The opinion of the court was delivered by: Flaum, District Judge:
This matter comes before the court on the motion of defendants
Board of Trustees of the University of Illinois, Dr. Richard
Johnson, Dr. Roger Dominowski, Dr. I.E. Farber, Dr. Leonard Eron,
Dr. Michael Levine, Dr. Phillip Ash, Dr. Benjamin Kleinmuntz, Dr.
Judith Torney, and Dr. Merwyn Garbarino to dismiss counts II and
IV of the complaint. For the reasons set forth below, the motion
Count II alleges, inter alia, the following. In the Fall of
1974 plaintiff was selected to participate in the PhD program in
psychology at the University of Illinois, Circle Campus (the
"University"), which receives federal financial assistance.
Plaintiff, a Mexican-American, was admitted through the Graduate
Educational Opportunity Program (the "GEO Program"), an
affirmative action program at the University. Each spring the
entire faculty of the Department of Psychology (the "Department")
evaluates the progress of its students.
In May of 1975 a majority of the Department's faculty voted to
terminate plaintiff's participation in the PhD program.
Plaintiff's advisor felt that plaintiff had been judged as a
regular student rather than a GEO Program student and helped
plaintiff draft two petitions for reconsideration of his
termination. His appeal was granted and plaintiff was given two
quarters to prepare for the PhD preliminary examination.
Plaintiff wrote on a topic suggested by his advisor.
On or about April 25, 1976 a five member faculty committee
agreed that plaintiff had failed the examination and recommended
that he not be given a second chance to take it, as permitted
upon recommendation of that committee. In May of 1976 the
Department's faculty voted to terminate plaintiff from the PhD
program, thereby denying his appeal to repeat the examination on
a topic with which he was more familiar.
On or about September 22, 1976 plaintiff filed a grievance with
the dean of the graduate college, Dr. Jan Rocek ("Rocek"),
alleging discrimination on the basis of national origin. At a
meeting held on or about October 6, 1976, at which plaintiff,
Rocek, members of the Department's faculty and a member of the
Educational Assistance Program were present, Rocek recommended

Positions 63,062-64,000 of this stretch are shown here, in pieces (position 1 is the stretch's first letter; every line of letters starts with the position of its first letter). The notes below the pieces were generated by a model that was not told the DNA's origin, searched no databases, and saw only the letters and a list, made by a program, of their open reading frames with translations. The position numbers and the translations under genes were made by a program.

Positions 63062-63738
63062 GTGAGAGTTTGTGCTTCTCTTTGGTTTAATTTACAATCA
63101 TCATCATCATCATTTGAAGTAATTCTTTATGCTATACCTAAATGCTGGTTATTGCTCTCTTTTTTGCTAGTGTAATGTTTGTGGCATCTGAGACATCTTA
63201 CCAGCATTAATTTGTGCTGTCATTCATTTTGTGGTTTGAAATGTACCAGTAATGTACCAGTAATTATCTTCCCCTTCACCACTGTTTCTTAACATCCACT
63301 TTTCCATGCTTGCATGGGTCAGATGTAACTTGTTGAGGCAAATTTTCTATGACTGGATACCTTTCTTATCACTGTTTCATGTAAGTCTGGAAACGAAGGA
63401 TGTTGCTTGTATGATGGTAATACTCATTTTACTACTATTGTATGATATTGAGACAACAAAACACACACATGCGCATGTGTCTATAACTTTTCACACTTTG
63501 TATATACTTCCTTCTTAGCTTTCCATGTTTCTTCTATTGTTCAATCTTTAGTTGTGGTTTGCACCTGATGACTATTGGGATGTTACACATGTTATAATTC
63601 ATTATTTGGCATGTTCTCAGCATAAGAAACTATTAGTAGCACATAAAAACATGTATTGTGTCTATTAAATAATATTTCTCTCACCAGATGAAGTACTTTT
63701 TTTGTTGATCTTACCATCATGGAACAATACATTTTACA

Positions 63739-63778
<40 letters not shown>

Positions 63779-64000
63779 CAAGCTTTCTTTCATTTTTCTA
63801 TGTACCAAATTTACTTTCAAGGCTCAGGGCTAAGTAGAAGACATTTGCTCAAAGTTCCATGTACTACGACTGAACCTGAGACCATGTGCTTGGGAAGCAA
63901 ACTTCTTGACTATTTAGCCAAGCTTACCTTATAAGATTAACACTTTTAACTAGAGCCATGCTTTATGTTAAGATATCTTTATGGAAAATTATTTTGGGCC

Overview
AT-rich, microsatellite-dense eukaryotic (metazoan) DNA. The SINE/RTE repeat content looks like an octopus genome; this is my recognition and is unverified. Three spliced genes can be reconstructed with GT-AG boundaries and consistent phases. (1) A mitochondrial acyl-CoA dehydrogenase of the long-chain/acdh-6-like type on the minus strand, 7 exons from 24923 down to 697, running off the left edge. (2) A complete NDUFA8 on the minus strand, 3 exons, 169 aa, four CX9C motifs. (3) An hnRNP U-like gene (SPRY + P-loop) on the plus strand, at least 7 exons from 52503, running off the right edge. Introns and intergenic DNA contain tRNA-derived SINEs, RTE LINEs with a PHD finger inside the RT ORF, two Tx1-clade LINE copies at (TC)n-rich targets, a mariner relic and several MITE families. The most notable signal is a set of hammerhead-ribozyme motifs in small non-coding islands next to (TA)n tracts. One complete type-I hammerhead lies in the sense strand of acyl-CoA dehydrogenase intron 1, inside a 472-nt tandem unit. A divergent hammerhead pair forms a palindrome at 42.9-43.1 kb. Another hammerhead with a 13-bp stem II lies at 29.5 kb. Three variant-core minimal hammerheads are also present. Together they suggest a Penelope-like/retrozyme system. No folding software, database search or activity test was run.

that the Department's faculty reconsider its denial of a second
examination. However, the Department's faculty reaffirmed its
initial decision. On or about October 12, 1976 Rocek established
a hearing panel which found that there was no evidence of
discrimination and that plaintiff should be terminated without an
opportunity to repeat the examination. On or about November 30,
1976 Rocek affirmed the hearing panel's findings.
On or about December 6, 1976 plaintiff appealed Rocek's
decision and on or about January 31, 1977 the Associate
Chancellor established a panel to conduct a de novo review. On
June 20, 1977 the Associate Chancellor stated that the
Department's faculty had not discriminated against plaintiff and
that the standards of the GEO Program had been properly applied.
On or about June 23, 1977 plaintiff appealed to the Chancellor
on the grounds of "improper procedure." This appeal was denied
July 7, 1977. Plaintiff subsequently was terminated from the PhD
Equal Opportunity Specialist Bud Bowen ("Bowen") conducted an
investigation of the grievance filed by plaintiff. In his report
Bowen concluded that there was evidence that students may have
been treated unfairly and that the Department's criteria were
vague and subjective; that plaintiff had failed to measure
favorably against "established comparative performance criteria
of the department"; that prior to the 1976-77 academic year, the
sole written criteria for students was that they maintain a
minimum 4.00 grade point average; that prior to the 1976
termination decision, plaintiff had a 4.15 grade point average;
and that the faculty applied other nonwritten criteria. Thus,
plaintiff contends in count II that defendants acted arbitrarily,
capriciously and without rational basis, due solely to
plaintiff's national origin, in violation of title VI, 42 U.S.C. § 2000d
— 2000d — 4.
Count IV also alleges, inter alia, the following. The "Program
for Graduate Educational Opportunity," a document of the
Department, states that the Department is committed to a
long-range program implemented by the GEO Program for
disadvantaged segments of society, including Mexican Americans;
that if a student admitted to the GEO Program has a deficiency
that cannot be corrected through summer school, the student's
program will be organized to result in the least delay in degree
progress; and that
The faculty generally take into account the needs
and goals of individual students in considering
program adjustments. If special program needs exist
for students admitted under the program for graduate
educational opportunity, these needs will be
considered as valid reasons for program adjustments
or delay in progress. Course requirements, schedule
guidelines and other program requirements will be
administered in a flexible manner.
Thus, plaintiff contends that this document created a contract
between the University and/or its departments and/or programs and
plaintiff and that the University, the Department and/or the GEO
Program breached this contract by not extending any of the
services expressly offered to plaintiff.
Defendants move to dismiss count II because plaintiff lacks
standing to sue and has failed to plead exhaustion of
administrative remedies and to dismiss count IV because plaintiff
has failed to plead the elements of a contract. The court does
Defendants' standing argument with respect to count II has two
prongs. Defendants contend first that only a recipient of federal
financial assistance or the beneficiary of any program or
activity receiving such assistance can be a plaintiff and ...